Moreover, the generous benefits and easy eligibility undoubtedly caused workers to choose unemployment benefits over work. Never before has America experienced relatively high unemployment alongside a record number of job openings, a record-high quits rate, and a record-low number of layoffs.
Caution Against Permanent Unemployment Insurance Expansions
Both prior to and since the pandemic, policymakers have introduced proposals to expand the federal government’s role in UI, including:
- Mandating that states provide at least 26 weeks of benefits, cover at least 75 percent of a typical worker’s prior wages, cover part-time workers and those who quit their jobs with good cause, and eliminate one-week waiting periods;
- Establishing programs to cover independent workers, such as the self-employed, freelancers, contractors, and gig-workers;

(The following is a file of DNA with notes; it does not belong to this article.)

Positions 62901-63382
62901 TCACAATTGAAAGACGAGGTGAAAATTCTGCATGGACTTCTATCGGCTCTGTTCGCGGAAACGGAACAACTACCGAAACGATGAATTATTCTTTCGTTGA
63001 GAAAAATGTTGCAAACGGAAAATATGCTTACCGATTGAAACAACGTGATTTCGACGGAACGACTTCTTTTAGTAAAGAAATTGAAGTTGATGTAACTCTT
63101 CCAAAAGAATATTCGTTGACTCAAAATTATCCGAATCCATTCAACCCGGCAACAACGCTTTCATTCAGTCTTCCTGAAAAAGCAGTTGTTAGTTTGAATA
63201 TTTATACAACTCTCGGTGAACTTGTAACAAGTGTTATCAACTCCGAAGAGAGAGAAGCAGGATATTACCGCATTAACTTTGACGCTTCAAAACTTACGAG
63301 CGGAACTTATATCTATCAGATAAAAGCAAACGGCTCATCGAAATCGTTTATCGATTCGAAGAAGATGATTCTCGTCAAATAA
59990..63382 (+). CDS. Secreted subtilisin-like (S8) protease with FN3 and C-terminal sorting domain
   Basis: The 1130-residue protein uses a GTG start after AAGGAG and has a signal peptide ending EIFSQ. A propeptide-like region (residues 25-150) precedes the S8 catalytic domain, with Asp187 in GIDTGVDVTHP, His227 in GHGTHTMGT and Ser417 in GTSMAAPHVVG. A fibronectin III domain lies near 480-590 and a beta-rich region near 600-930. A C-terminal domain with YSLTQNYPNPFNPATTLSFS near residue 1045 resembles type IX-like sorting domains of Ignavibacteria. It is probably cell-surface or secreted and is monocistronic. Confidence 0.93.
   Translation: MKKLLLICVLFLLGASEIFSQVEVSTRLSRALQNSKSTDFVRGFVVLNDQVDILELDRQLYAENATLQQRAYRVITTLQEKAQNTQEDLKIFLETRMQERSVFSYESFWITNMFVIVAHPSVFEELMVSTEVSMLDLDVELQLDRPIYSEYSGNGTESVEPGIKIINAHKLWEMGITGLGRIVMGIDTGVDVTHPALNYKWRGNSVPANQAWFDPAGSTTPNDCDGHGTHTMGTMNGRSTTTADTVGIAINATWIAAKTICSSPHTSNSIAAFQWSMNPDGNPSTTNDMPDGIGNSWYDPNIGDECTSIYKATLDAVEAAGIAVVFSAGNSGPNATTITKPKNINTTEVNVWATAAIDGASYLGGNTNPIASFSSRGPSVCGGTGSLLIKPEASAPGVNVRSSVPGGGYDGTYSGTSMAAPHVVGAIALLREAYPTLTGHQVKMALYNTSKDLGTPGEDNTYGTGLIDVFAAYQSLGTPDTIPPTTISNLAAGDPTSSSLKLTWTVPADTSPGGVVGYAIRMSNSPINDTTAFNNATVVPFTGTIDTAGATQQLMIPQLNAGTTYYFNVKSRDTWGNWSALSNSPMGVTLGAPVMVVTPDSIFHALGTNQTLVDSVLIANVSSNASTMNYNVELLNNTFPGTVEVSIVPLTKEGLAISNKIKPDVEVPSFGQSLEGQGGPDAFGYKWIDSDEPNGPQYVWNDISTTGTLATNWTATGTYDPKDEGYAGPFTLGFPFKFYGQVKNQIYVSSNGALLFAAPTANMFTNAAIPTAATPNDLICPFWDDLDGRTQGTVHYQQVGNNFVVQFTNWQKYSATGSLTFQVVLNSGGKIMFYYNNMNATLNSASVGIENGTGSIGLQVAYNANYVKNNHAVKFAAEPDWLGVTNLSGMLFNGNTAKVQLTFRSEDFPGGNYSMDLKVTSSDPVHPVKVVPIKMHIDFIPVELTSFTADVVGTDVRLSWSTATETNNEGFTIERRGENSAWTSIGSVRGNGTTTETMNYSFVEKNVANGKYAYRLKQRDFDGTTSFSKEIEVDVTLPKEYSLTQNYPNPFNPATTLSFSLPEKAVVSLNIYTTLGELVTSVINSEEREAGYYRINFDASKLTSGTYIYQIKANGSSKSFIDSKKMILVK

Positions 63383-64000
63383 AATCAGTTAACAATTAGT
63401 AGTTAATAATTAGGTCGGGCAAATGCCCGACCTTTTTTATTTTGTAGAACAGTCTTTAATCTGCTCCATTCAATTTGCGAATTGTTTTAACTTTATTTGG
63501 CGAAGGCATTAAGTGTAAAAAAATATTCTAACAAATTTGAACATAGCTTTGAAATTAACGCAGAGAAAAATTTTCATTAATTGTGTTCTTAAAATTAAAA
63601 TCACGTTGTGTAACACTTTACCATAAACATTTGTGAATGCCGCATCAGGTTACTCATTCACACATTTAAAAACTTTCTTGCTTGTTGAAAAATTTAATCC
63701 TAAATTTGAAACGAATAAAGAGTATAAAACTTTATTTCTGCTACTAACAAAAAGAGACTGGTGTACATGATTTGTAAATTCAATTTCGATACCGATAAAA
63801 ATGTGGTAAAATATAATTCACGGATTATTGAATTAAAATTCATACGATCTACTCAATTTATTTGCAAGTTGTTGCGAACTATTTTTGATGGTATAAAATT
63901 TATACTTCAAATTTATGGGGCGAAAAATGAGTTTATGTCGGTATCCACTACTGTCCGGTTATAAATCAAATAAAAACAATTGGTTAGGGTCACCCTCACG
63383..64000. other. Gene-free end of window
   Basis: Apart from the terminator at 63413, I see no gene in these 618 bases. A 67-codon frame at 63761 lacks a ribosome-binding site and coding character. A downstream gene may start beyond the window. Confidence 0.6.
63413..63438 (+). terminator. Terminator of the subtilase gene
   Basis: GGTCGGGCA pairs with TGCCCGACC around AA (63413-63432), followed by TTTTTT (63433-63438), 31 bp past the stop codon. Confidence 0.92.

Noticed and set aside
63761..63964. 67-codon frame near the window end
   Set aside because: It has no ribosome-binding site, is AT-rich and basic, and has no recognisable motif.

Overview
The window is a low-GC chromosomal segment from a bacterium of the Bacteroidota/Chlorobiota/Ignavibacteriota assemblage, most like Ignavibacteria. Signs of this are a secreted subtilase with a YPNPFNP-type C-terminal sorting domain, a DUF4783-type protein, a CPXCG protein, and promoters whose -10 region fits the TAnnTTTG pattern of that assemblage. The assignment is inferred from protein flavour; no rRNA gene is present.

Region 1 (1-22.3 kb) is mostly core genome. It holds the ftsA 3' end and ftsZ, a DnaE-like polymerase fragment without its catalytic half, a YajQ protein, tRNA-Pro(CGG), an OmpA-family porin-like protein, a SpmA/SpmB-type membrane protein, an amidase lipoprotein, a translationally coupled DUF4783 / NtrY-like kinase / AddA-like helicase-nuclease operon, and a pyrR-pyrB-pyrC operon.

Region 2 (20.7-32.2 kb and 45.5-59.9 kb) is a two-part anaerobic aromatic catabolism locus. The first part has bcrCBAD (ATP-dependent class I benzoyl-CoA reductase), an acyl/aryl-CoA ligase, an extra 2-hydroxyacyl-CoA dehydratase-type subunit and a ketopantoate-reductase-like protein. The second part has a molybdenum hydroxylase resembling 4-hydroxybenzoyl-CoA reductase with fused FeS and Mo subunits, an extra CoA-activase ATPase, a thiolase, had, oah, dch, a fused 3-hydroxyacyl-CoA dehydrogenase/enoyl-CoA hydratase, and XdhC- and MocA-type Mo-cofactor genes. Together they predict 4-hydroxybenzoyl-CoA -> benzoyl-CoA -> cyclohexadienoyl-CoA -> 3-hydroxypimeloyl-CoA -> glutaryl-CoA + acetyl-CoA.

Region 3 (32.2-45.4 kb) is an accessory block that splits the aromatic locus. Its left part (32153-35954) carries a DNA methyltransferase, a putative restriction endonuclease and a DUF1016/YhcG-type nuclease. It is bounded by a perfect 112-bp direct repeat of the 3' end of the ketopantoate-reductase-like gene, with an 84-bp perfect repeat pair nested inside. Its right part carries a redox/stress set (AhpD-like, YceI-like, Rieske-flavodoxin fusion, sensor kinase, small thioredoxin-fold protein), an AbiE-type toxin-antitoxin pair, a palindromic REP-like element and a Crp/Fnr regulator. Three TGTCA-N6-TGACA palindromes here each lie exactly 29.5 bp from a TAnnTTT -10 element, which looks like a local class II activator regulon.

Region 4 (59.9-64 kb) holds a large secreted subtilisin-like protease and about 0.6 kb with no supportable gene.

- Expanding the current federal program to kick in automatically as a supplement based on economic conditions, and to provide 100 percent benefit replacement during major disasters or public health emergencies;
- Establishing a $250 weekly Job Seeker’s Allowance available to any unemployed workers not covered by the traditional UI system, such as self-employed workers and new entrants into the labor force; and
- Creating a $25 weekly allowance per dependent of unemployed workers.
While the intent of these proposals is to increase workers’ incomes during periods of unemployment, such policies will inevitably result in unintended consequences, increase administrative costs and total unemployment insurance payouts, and ultimately be paid for by workers through higher UI taxes and reduced compensation.